Harvest: Massive Encounter Demo

I'm not sure what I make of Neil Young's album Harvest. You tell me, Alt-texter!

Before running off to visit Ubisoft Romania, I had a chance to play the demo of Harvest: Massive Encounter. The game’s just been released, so you can buy it now. It came second in 2007’s Swedish Games Awards, where the judges called it “a well-polished game that triggers competitiveness and the desire for exploration”. Which is pretty neat. While I gave it half an hour, I suspect I bounced off the surface. But there’s certainly something there in this Tower Defence game that may distract you. Video and a few more thoughts beneath the cut. No, really. Trust me. There won’t be a picture of Walker’s Cat again.

If hitler was a cat, people would have let him off because he's adorably furry. Fear Cats.

Ha! Winnah! Winna… ah, here’s your video.

Okay – it’s a Tower Defence game, and accepts the sub-genre’s basic concepts. That is, you’re trying to construct something to defend against enemy creatures who come wandering in. However, it’s really stripped to the bone in terms of the tools you have. Compared to even webgame-par-excellance Desktop Tower Defence you’ve only got a handful. You have a basic turret laser gun. You have a missile launcher, which can be upgraded into two separate yet complimentary guns. And that’s basically it for guns. Where it separates itself is how you gather energy to expand your base. It basically rests on a more trad-RTS model, where you gather minerals by mining rocks scattered around the map and gather energy by having Solar Panels.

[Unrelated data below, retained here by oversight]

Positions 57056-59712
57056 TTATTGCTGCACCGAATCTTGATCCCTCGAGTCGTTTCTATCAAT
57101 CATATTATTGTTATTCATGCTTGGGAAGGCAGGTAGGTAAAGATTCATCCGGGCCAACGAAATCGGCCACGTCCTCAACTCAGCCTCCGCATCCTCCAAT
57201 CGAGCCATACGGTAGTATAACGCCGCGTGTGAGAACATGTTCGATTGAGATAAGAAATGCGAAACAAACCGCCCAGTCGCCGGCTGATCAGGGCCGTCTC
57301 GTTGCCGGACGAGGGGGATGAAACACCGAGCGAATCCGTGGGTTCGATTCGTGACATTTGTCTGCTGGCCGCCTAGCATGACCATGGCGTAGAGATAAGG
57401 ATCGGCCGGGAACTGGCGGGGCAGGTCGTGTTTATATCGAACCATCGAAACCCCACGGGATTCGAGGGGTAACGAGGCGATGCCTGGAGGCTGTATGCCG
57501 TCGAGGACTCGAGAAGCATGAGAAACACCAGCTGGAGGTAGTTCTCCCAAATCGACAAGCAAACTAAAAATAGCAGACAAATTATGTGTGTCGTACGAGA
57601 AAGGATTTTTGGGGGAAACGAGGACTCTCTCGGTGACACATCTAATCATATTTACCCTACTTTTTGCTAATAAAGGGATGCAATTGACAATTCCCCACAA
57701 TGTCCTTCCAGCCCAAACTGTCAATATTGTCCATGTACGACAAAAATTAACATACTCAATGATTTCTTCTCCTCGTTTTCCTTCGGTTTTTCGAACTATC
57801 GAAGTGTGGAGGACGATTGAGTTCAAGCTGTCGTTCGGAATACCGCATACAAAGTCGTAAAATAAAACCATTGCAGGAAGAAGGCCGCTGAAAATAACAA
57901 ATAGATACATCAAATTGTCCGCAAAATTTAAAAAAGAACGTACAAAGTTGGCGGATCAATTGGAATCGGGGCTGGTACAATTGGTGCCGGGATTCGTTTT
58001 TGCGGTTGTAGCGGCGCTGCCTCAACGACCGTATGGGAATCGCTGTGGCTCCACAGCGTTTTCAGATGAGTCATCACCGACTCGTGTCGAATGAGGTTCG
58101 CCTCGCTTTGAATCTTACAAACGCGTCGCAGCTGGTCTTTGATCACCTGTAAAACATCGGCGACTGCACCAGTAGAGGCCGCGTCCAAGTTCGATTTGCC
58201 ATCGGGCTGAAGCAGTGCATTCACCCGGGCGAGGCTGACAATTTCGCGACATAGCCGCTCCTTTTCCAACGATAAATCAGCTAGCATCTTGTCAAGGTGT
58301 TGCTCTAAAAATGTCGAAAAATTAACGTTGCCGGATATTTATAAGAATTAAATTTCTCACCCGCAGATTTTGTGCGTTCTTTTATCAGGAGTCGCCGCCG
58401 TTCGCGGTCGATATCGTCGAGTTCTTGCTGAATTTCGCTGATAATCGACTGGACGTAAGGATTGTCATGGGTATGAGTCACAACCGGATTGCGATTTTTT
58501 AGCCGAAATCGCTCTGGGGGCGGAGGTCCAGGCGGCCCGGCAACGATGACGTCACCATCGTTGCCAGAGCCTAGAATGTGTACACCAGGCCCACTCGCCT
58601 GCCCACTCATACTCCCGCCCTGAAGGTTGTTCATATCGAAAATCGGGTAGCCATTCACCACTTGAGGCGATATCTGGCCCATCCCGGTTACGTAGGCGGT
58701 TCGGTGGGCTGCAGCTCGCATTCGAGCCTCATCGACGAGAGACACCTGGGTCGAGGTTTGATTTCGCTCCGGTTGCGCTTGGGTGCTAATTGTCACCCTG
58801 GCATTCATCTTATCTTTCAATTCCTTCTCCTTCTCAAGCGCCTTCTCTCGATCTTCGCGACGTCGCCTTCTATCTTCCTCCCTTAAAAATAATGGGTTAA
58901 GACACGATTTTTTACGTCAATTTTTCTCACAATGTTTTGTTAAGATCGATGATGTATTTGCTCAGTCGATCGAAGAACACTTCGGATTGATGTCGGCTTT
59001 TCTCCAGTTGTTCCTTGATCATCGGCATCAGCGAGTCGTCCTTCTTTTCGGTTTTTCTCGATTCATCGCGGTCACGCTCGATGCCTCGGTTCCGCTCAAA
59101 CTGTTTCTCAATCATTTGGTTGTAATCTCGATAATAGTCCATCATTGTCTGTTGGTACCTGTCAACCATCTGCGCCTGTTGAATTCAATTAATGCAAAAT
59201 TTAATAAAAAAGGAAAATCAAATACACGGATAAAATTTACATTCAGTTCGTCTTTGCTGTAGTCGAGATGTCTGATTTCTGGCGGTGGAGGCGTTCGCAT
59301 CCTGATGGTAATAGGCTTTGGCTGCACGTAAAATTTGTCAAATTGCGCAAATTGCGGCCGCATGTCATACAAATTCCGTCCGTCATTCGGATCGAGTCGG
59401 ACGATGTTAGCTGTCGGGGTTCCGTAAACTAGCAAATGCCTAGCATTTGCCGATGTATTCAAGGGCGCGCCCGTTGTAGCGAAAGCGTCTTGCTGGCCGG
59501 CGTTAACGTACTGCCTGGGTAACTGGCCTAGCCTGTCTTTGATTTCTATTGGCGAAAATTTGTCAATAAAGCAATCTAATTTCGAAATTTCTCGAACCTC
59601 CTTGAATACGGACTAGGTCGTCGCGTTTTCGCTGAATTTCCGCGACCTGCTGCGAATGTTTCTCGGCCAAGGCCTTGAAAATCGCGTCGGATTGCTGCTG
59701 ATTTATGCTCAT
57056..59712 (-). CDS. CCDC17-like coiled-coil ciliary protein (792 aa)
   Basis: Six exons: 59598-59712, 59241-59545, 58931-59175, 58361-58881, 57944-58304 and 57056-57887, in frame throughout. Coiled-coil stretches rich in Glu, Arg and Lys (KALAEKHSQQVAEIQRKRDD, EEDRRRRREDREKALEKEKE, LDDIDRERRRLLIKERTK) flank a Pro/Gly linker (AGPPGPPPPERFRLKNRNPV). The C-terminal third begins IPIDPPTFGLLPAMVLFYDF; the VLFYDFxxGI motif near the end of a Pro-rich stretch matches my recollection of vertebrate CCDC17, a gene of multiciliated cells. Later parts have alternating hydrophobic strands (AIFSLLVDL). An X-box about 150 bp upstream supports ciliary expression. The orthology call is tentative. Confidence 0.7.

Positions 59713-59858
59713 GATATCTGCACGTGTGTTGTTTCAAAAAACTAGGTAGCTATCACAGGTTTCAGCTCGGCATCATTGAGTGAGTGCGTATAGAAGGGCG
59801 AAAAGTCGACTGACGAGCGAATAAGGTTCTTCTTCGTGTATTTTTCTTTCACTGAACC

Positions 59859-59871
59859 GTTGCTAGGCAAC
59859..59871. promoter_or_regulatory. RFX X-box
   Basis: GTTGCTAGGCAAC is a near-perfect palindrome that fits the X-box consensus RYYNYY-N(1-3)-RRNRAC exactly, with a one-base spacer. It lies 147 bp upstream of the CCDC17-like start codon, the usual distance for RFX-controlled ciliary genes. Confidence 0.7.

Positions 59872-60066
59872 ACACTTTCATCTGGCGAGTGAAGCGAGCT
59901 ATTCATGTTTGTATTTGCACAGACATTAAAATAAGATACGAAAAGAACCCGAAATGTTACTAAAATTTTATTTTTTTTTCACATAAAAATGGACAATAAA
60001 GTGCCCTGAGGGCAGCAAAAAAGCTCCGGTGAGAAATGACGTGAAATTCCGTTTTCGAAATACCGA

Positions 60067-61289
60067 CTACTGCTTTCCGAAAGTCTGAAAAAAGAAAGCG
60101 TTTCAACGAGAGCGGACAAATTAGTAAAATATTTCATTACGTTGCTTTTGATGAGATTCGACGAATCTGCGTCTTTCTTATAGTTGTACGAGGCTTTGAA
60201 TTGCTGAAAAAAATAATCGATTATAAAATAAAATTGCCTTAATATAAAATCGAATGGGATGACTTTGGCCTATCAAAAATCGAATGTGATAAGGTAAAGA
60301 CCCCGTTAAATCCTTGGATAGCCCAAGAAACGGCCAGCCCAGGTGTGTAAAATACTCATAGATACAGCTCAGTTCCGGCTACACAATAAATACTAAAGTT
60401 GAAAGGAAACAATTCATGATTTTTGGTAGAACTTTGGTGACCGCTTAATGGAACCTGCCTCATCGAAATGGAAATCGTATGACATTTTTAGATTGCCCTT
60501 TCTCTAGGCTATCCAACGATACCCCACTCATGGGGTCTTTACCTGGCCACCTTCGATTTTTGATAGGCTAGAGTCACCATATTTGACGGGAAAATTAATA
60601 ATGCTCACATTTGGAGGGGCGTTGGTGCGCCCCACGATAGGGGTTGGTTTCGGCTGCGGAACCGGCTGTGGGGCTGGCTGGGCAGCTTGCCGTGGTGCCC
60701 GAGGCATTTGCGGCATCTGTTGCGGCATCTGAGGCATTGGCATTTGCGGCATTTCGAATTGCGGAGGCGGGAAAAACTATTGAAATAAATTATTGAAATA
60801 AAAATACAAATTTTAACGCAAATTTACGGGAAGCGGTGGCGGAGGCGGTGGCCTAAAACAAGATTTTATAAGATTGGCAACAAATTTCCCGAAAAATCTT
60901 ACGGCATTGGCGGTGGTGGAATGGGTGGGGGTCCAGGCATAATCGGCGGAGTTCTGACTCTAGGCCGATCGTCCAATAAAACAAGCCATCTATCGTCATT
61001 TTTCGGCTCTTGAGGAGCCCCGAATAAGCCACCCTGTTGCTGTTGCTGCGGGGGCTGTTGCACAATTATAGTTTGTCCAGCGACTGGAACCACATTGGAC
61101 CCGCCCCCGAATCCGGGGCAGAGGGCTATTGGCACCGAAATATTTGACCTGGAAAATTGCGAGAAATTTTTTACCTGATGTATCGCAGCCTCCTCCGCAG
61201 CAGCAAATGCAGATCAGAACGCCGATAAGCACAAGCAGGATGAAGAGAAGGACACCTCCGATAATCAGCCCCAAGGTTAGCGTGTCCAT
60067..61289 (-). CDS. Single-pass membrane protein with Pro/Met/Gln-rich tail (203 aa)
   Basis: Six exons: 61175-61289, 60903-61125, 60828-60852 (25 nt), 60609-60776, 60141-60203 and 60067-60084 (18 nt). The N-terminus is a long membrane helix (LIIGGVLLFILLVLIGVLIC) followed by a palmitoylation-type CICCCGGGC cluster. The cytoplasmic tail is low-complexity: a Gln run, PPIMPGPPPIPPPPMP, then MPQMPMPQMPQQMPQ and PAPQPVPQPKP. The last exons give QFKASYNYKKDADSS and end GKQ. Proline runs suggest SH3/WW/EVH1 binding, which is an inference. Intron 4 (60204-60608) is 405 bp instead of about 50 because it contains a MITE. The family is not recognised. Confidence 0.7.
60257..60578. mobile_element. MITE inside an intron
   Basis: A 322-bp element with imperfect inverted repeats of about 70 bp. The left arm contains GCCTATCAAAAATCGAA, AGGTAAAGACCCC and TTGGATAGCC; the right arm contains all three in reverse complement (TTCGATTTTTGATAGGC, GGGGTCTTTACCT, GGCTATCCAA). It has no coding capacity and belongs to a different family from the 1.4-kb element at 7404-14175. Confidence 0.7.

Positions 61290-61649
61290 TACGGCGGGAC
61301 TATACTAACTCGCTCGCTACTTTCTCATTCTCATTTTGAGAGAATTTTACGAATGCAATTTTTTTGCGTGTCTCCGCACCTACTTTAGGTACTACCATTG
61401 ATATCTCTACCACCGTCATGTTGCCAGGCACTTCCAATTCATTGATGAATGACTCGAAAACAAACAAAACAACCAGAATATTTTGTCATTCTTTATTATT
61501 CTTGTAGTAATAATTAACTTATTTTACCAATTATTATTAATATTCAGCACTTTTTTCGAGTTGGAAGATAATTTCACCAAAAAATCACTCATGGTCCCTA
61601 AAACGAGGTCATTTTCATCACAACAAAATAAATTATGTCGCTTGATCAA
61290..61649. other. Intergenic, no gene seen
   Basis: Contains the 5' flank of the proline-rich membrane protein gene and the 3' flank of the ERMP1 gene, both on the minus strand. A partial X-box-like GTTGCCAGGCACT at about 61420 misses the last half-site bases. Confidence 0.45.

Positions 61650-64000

However, the trick is that energy must also be distributed. Along your series of panels individual particles are generated, then bounce around, eventually reaching things which need them – that is, things being constructed, and guns recharging themselves and whatever. In other words, it’s actually a game where the distribution of energy matters as much as anything else. Tie this into other elements which create variety in the initially simply appearing tools – as in the lasers being able to work by themselves, or to chain themselves, lasers firing at a central laser, to amplify the focal beam’s range and power – and you’ve got something which while clearly lies inside the growing sub-genre, certainly has its own flavour.

I’m not sure it’s a flavour I like. It seems to have a slow build early on – and clearly if you dive in the deep end, you’re going to be overwhelmed because you don’t know the tactics. That said, I suspect my central problem is that I can’t really predict what may be a “good” thing to try. The system’s a tad too nebulous for comfort, lacking the hard edges of Tower Defences “Make a maze of guns”. Still: An interesting approach, anyway.


  1. Raziel_AxD says:

    Hey, Kieron, how long are you gonna be in Romania? I’m from Bucharest, its unclean capital-city (I had to say no to my admission as a game-tester at Ubisoft Romania because of my studies) and was wondering… can I treat you to some beers while you’re here? Yup, this may sound stupid and I know you’ll just say no, but I had to ask… so, how about it? (an RPS fan)

  2. Chris R says:

    Don’t do it!! He’s a lie and a cheat and will put bad things into your beer! ;)

    Also, that cat picture is freaking hilarious. It looks as if the cat is saying, “I KEEEELLL YOUUUUU!!”

  3. Raziel_AxD says:

    Yup, I plan to drag him into some obscure bar and pois… errrrrr… talk him some hours of gaming and game related stuff. Seriously, Chris, man, your post isn’t even funny. Still, your site is ;) Anyway, Kieron, those beers are still available.

  4. Chris Lynn says:


  5. Frosty840 says:

    Are there really people out there expecting me to pay over a tenner for a tower defense game?